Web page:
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The coronavirus disease 2019 (COVID-19) pandemic has significantly affected K-12 education in 2020.1 To protect students and staff, as well as to flatten the infection curve, parents, teachers, and policy makers endorsed and implemented a modified version of homeschooling in the spring in the US and across the globe. Teachers used some form of paper mailings and electronic technology (eg, video conferencing, emailing) to deliver content to students, while parents assumed a coteaching responsibility. Most parents, schools, and teachers were unprepared and untrained to handle the complexities inherent to educating as well as the demands of the technology needed to support these efforts. Although teachers deserve high praise for their rapid response, the educational outcomes were unsatisfying, families were burdened, and most are hesitant to repeat the same format. As government officials attempt to plan for the fall, the American Academy of Pediatrics released a statement supporting the return to traditional school as soon as possible to preserve education and socialization while limiting the exacerbation of existing educational disparities for high-risk populations.2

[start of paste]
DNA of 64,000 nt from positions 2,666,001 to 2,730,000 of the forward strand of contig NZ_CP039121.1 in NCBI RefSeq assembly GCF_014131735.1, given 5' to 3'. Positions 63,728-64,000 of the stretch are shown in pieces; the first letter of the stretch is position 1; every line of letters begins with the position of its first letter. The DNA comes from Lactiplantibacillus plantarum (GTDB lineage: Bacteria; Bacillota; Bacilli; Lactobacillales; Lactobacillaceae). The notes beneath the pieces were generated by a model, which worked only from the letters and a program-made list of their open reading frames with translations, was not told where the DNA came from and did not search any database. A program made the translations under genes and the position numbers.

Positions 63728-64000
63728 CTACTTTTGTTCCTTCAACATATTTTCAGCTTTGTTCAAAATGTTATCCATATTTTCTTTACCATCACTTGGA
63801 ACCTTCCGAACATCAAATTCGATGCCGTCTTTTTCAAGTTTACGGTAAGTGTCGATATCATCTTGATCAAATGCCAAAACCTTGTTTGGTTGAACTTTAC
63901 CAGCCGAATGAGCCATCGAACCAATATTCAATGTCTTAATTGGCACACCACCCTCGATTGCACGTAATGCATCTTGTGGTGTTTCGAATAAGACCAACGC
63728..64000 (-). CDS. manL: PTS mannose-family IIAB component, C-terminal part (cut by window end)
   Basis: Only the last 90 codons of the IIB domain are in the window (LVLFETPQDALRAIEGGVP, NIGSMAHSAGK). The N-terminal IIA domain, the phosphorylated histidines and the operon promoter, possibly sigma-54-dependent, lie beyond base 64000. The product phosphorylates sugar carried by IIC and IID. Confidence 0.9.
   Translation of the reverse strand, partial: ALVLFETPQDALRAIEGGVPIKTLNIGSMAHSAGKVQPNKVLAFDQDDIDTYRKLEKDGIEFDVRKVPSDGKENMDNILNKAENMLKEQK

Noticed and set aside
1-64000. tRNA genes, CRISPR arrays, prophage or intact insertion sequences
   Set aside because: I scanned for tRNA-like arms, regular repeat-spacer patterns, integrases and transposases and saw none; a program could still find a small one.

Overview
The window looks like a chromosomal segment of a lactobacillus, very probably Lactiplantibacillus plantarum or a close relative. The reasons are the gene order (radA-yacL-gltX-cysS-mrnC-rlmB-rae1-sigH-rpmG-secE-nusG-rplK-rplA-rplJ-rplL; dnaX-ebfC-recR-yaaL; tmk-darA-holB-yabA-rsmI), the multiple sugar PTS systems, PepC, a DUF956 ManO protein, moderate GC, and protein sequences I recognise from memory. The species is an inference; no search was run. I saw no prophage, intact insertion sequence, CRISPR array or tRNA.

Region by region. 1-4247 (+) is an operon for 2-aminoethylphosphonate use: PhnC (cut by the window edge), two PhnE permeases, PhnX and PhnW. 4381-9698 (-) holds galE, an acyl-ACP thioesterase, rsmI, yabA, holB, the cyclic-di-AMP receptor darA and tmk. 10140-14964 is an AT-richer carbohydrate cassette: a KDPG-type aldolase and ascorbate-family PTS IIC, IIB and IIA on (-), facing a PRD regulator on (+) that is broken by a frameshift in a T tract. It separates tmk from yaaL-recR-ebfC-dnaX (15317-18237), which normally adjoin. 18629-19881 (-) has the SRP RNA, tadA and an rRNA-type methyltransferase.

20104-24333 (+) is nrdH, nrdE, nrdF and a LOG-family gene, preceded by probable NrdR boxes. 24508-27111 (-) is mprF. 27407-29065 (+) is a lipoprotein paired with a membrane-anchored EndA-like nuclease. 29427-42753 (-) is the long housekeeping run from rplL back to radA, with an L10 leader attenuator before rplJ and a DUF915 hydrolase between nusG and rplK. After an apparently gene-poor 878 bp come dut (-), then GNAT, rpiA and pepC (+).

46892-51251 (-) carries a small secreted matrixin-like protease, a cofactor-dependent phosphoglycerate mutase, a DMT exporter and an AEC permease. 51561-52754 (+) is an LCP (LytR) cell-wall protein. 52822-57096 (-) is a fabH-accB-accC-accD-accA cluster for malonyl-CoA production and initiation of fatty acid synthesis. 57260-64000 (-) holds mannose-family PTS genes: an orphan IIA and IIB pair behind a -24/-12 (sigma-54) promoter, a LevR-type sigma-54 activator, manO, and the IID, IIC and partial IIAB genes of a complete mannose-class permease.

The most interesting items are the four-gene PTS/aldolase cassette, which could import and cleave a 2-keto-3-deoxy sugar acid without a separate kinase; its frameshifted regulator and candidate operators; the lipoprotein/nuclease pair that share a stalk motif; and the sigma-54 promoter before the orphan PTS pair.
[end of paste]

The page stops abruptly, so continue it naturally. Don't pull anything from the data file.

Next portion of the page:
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Corresponding Author: Lindsay A. Thompson, MD, MS, General Pediatrics, University of Florida, 1699 SW 16th Ave, Gainesville, FL 32608 (firstname.lastname@example.org)
Published Online: August 11, 2020. doi:10.1001/jamapediatrics.2020.3800
Conflict of Interest Disclosures: None reported.
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